Quantum science and technologies are at the forefront of research and innovation. The Government of Canada is dedicated to fostering the expansion of accelerating the industry’s quantum ecosystem and building experts, driving the Canadian economy toward a sustainable quantum industry in the future through the development of its National Quantum Strategy, which was established following a thorough public consultation via stakeholder roundtables and online surveys.
Since 2012, the Canadian government has invested more than $1 billion in quantum. These initial expenditures aided Canada’s position as a global leader in quantum physics.
The Minister of Innovation, Science, and Industry, the Honourable François-Philippe Champagne, announced the launch of Canada’s National Quantum Strategy, which will determine the future of quantum technology in Canada and help create thousands of employment. The strategy, backed by a $360 million investment in the 2021 Budget, will magnify Canada’s existing global leadership in quantum research while also growing Canada’s quantum innovations, companies, and talent.
The National Quantum Strategy Mission
The National Quantum Strategy is guided by three missions in key quantum technology areas: computing hardware and software—to position Canada as a world leader in the continued development, deployment, and use of these technologies; communications—to provide Canada with a national secure quantum communications network and post-quantum cryptography capabilities; and sensors—to assist Canadian developers and early adopters of new quantum sensing technologies.
Furthermore, the strategy’s foundation is driven by the investments allocated for the three core pillars (1) through research, the $141 million investment will help support basic and applied research projects that will realize solutions and breakthroughs, (2) through talent, the $45 million investment will initiate growth and maintain quantum expertise and talent within Canada, at the same time attract experts around the world, to build the quantum sector; and (3) through commercialization, the $169 million budget will help translate research projects into scalable commercial products and services that will benefit the country and the world.
Quantum Technology Community in Canada
Several investments have already been announced through current government initiatives, and new partners are gearing up to begin their quantum programs.
The Natural Sciences and Engineering Research Council of Canada (NSERC) is investing $137.9 million in Alliance grants and Collaborative Research, and Training Experience (CREATE) grants to strengthen Canada’s research advantages in quantum science and help build a skilled workforce to support the growth of a robust quantum community.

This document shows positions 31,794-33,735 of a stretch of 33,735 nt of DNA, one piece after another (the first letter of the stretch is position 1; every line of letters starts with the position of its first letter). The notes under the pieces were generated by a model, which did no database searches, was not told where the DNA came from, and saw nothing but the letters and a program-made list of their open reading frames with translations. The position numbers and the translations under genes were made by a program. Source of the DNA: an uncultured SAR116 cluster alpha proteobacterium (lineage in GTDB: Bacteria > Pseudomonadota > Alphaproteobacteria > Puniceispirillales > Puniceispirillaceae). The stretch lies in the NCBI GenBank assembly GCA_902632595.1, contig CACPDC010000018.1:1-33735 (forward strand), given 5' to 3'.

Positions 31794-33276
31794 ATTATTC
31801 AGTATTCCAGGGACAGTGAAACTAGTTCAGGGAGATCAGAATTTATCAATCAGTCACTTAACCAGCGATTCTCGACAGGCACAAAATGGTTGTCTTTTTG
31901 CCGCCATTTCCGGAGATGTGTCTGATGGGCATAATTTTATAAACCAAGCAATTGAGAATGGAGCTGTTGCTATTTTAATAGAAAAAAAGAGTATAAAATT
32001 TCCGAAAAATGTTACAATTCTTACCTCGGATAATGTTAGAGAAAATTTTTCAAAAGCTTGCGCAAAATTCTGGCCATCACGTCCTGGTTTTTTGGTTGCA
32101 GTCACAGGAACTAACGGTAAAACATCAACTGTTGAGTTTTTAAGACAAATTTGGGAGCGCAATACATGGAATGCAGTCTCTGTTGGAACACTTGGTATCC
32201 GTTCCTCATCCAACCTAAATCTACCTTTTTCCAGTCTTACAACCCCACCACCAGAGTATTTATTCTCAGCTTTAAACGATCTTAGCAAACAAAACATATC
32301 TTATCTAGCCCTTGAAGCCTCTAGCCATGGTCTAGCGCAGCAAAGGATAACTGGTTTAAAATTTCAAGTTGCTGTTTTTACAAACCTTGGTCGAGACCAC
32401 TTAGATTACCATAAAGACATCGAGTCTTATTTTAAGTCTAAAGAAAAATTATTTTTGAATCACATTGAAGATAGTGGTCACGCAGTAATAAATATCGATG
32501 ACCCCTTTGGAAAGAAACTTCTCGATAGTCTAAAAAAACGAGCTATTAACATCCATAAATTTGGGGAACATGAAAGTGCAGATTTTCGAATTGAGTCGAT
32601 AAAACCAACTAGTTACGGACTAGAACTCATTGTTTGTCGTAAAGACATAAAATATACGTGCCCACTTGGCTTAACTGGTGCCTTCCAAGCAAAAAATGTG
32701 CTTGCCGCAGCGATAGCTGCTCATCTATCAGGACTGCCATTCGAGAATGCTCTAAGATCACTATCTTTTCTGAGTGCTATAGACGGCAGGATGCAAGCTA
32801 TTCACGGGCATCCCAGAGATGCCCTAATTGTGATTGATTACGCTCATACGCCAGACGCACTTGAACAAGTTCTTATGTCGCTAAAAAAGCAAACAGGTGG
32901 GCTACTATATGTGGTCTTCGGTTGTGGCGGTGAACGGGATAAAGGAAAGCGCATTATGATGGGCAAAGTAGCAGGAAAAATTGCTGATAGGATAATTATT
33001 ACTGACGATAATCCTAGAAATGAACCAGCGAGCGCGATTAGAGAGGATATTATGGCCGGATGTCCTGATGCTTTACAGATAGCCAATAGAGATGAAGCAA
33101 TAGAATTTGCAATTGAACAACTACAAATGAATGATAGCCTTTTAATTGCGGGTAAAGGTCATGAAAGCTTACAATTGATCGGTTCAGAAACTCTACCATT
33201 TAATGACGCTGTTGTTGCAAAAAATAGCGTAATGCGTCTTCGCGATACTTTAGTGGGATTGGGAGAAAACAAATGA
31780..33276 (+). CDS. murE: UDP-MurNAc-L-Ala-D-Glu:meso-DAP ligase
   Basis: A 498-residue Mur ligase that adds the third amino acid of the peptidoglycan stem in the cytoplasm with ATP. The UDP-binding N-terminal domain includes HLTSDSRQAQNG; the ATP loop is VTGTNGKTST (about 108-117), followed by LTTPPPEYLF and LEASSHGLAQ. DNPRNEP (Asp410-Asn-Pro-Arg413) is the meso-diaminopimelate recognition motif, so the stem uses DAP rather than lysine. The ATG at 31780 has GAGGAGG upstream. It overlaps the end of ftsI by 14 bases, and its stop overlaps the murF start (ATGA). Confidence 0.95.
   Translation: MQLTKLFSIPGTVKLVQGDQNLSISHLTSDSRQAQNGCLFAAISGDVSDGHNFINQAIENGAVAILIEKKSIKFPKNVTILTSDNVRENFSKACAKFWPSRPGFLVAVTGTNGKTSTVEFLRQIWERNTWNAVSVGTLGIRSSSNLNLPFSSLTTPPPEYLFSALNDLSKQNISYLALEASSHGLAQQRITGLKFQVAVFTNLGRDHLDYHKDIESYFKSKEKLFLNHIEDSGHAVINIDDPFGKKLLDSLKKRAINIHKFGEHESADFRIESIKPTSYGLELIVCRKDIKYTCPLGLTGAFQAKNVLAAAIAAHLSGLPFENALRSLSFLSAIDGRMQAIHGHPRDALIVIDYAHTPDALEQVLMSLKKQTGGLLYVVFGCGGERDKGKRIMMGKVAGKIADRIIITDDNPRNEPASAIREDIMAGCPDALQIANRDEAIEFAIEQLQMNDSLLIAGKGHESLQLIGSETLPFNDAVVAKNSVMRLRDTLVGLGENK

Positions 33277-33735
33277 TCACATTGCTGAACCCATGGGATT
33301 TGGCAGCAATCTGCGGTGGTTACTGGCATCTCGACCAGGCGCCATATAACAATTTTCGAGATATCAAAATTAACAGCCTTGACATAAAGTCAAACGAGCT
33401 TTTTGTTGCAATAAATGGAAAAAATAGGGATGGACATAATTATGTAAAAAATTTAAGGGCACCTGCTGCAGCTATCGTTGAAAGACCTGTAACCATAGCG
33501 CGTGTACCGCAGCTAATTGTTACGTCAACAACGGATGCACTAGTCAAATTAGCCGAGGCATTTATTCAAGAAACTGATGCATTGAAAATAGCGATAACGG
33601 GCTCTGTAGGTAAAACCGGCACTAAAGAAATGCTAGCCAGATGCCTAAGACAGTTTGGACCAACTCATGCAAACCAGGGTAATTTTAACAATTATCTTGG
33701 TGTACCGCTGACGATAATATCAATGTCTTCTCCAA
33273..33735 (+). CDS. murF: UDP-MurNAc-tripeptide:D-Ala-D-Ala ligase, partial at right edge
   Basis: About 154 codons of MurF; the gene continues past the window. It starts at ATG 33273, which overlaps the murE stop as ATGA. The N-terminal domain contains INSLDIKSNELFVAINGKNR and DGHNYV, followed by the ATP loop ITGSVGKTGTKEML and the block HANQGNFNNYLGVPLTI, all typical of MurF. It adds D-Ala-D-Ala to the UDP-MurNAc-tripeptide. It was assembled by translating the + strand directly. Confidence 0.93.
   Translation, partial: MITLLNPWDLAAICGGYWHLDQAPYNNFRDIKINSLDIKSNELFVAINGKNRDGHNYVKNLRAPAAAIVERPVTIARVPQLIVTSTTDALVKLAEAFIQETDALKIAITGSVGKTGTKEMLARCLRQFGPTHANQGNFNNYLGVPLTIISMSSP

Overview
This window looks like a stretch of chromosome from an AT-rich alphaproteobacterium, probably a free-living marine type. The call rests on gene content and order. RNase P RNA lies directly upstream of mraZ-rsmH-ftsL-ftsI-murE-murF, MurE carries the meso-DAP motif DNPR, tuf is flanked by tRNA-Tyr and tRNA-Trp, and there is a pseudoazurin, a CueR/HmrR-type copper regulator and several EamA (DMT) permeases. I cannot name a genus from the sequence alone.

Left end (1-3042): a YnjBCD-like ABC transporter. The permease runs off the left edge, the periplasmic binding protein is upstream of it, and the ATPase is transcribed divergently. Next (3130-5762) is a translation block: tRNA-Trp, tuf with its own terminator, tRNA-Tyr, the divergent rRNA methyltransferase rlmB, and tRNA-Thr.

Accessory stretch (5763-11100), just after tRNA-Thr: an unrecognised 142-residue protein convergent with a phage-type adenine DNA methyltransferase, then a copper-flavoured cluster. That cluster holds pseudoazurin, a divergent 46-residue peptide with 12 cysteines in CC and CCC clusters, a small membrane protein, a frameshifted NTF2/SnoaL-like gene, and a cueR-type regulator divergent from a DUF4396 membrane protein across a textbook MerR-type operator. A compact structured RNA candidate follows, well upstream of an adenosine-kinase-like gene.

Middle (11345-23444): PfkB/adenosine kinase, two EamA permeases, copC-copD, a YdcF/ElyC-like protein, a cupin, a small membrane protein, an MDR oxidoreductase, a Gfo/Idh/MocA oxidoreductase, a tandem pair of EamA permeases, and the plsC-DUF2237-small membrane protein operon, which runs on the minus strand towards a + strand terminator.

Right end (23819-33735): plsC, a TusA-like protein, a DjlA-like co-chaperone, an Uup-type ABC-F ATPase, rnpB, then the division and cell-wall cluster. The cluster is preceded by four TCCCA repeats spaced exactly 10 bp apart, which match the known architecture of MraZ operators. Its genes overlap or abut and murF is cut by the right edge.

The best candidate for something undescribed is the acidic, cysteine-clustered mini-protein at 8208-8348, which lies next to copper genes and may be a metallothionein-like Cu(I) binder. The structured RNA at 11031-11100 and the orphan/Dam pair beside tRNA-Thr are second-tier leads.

The National Research Council of Canada (NRC) is establishing the Quantum Research and Development Initiative (QRDI), a new $9 million program to expand collaborative, government quantum research and development. QRDI will bring together the government—which will provide expertise and infrastructure—and academic and industrial partners to cooperate on expanding quantum technologies by the National Quantum Strategy’s three aims.
The NRC will receive $50 million to expand the Internet of Things: Quantum Sensors Challenge program and roll out its Applied Quantum Computing Challenge program to help translate quantum science and research into commercial innovations that generate economic benefits and support the adoption of made-in-Canada solutions by businesses. In addition, the Global Innovation Clusters of Canada will receive $14 million to carry out initiatives related to the Commercialization pillar.
The government will continue to collaborate with Canada’s quantum ecosystem to ensure the success of the National Quantum Strategy and the Canadian scientists and entrepreneurs who are ideally placed to capitalize on these prospects.
Additionally, NSERC has awarded 17 awards totalling $1.5 million over three years and plans to disclose more results of its quantum programs, including the Alliance International Quantum grants, Alliance Quantum grants, Alliance Consortia Quantum grants, and CREATE projects, in the coming months.
Dr Raymond Laflamme, professor in the Department of Physics and Astronomy and Canada Research Chair in Quantum Information at the Institute for Quantum Computing at the University of Waterloo, and Dr Stephanie Simmons, associate professor in the Department of Physics and Canada Research Chair in Silicon Quantum Technologies at Simon Fraser University, were present at the launch. Drs. Laflamme and Simmons will co-chair a new Quantum Advisory Council, giving independent expert guidance on plan implementation.
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